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Friday, July 25, 2014

Walter Payton







“I don’t perceive myself as being better than anyone.  I shovel my driveway.  I go to the grocery store.  I pump my own gas.  Some athletes don’t do that.”
                                              -During a 1993 interview

Walter Jerry Payton, former running back for the Chicago Bears, was born on July 25, 1954 in Columbia, Mississippi.  Walter was the youngest of Peter and Alyne Payton’s three children.  Walter followed in his brother, Eddie’s, footsteps playing football in high school, but he continued to participate in the marching band as well.  Walter would then attend Jackson State, graduating in 1974 with a bachelor’s degree in special education.  On January 28, 1975 Payton was drafted by the Chicago Bears as 4th overall pick in the 1st round draft.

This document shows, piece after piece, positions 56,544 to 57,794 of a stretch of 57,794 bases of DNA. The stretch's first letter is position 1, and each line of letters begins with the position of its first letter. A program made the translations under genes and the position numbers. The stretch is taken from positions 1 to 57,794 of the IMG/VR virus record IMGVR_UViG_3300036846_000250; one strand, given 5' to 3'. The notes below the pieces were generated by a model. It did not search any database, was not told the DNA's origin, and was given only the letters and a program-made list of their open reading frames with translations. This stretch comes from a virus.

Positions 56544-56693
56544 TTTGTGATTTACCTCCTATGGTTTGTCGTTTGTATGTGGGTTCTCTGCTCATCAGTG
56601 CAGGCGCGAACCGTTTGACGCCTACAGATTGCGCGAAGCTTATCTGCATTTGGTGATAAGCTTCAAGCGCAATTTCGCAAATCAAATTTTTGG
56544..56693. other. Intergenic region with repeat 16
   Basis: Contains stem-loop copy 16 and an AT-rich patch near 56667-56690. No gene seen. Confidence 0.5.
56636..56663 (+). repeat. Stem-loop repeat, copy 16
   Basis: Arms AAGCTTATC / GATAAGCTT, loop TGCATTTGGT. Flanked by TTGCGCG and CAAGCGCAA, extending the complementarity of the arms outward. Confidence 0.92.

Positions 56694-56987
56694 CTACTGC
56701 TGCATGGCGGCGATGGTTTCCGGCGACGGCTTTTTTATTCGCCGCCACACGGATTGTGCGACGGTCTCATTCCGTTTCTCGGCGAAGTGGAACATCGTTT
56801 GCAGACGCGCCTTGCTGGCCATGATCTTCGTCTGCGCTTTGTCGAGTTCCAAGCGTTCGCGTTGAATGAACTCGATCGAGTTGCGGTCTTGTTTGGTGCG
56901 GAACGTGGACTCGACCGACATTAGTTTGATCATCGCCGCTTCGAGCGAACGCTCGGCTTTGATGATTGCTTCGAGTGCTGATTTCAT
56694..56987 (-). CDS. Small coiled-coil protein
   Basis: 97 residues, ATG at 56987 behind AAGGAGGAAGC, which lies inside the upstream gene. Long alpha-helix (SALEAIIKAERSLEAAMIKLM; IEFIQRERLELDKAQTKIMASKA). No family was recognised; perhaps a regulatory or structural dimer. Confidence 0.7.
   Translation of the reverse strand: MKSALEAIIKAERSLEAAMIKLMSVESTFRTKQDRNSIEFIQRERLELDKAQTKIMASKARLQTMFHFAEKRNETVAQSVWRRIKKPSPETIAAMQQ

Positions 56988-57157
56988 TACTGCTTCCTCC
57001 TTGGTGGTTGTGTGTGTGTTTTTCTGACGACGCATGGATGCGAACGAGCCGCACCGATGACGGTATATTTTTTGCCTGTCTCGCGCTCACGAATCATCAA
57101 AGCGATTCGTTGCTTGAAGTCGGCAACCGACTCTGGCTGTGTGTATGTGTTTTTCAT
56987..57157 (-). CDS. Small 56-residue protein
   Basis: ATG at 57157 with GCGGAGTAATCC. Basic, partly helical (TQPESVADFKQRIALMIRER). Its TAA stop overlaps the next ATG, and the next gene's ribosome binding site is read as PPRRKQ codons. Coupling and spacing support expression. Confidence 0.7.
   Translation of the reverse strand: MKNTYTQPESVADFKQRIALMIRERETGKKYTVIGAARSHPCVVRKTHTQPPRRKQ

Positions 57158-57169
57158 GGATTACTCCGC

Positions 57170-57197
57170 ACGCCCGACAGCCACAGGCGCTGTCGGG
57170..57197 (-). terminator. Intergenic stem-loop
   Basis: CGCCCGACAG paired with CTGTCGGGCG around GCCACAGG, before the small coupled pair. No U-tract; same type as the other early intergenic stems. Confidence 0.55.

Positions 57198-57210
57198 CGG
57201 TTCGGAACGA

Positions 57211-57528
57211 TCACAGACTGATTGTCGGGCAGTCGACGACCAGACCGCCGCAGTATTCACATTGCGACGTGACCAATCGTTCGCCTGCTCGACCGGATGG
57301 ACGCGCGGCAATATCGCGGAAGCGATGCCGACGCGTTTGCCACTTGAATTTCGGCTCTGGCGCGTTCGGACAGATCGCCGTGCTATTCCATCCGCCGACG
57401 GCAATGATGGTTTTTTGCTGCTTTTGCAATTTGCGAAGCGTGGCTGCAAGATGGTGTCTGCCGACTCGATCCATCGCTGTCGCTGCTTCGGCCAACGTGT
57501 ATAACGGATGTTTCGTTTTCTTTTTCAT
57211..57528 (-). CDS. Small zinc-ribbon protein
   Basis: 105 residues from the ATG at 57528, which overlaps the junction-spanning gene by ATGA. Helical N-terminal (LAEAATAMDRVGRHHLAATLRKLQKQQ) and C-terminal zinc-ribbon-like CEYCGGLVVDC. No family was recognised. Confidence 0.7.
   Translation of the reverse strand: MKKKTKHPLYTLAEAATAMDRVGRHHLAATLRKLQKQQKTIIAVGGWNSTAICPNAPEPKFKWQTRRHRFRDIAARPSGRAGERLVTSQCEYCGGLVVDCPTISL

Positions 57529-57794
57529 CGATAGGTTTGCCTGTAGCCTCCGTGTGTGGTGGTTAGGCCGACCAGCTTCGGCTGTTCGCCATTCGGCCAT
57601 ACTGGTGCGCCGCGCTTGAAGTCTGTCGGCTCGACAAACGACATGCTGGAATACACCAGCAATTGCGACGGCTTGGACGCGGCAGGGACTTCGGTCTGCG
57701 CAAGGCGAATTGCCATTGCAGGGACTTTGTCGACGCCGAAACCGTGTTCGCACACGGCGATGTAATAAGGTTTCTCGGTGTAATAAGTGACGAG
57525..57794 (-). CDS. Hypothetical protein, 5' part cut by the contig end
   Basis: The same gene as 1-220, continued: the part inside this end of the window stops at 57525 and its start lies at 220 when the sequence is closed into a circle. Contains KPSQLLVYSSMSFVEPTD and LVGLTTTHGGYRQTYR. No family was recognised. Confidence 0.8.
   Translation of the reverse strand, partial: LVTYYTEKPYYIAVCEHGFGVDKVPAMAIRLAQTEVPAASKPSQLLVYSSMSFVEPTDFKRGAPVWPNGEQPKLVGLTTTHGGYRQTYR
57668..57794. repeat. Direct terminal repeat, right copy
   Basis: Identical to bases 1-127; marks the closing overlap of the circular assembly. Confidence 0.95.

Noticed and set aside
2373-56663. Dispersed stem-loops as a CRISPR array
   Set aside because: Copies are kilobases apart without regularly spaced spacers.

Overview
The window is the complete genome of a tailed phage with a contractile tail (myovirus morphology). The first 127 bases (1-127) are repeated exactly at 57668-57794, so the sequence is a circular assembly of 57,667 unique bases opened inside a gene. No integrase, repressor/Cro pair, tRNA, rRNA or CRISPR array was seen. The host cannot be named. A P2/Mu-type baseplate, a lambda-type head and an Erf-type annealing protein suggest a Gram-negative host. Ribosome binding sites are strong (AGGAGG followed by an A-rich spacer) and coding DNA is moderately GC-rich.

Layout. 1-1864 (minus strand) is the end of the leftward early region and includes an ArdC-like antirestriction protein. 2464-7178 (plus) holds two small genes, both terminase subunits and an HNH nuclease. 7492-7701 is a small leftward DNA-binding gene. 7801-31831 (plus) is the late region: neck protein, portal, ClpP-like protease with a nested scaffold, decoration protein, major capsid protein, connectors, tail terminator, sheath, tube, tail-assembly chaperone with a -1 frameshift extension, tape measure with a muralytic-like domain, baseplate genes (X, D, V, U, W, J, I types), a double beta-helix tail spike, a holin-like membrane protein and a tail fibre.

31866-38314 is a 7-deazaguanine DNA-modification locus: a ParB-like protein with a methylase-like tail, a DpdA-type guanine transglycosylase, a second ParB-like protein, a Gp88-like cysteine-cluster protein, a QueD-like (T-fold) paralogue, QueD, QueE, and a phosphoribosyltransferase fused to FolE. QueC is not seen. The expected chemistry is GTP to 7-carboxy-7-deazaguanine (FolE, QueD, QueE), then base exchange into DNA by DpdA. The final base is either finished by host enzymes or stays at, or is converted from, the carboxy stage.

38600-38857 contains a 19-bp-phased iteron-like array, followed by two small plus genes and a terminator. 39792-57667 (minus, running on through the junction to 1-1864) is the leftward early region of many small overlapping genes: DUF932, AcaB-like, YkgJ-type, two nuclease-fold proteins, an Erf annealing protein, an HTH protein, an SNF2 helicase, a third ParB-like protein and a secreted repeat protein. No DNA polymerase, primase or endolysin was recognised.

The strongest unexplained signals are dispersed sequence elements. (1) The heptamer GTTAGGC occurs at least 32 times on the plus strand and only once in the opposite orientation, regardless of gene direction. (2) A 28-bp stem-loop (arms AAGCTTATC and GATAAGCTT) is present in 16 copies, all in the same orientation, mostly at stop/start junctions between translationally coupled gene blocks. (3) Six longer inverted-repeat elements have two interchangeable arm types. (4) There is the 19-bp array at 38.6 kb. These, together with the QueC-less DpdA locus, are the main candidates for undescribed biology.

Walter, better known as “Sweetness” during his football years, had a career total of 16,728 yards, 110 TDs rushing, and 3,838 carries.  He was an All-Pro seven times, played in nine Pro Bowls, and had 77 games over 100 yards. 

Walter was as great on the field as he was off. Walter enjoyed interacting with the fans, and made everyone he met feel special.  He would take the time to not only sign an autograph but get to know them as well.

 Walter also participated in fund-raising and charity work to better the community, specifically children in need.  Walter created what is now known as the Walter and Connie Payton Foundation with the mission to provide for the youth of Illinois.  Today the foundation hosts programs such as school supply drives, holiday giving, and veteran projects.  The foundation also honors other pro football players that have contributed their time and efforts to charity work; this is known as the Walter Payton’s Man of the Year Award.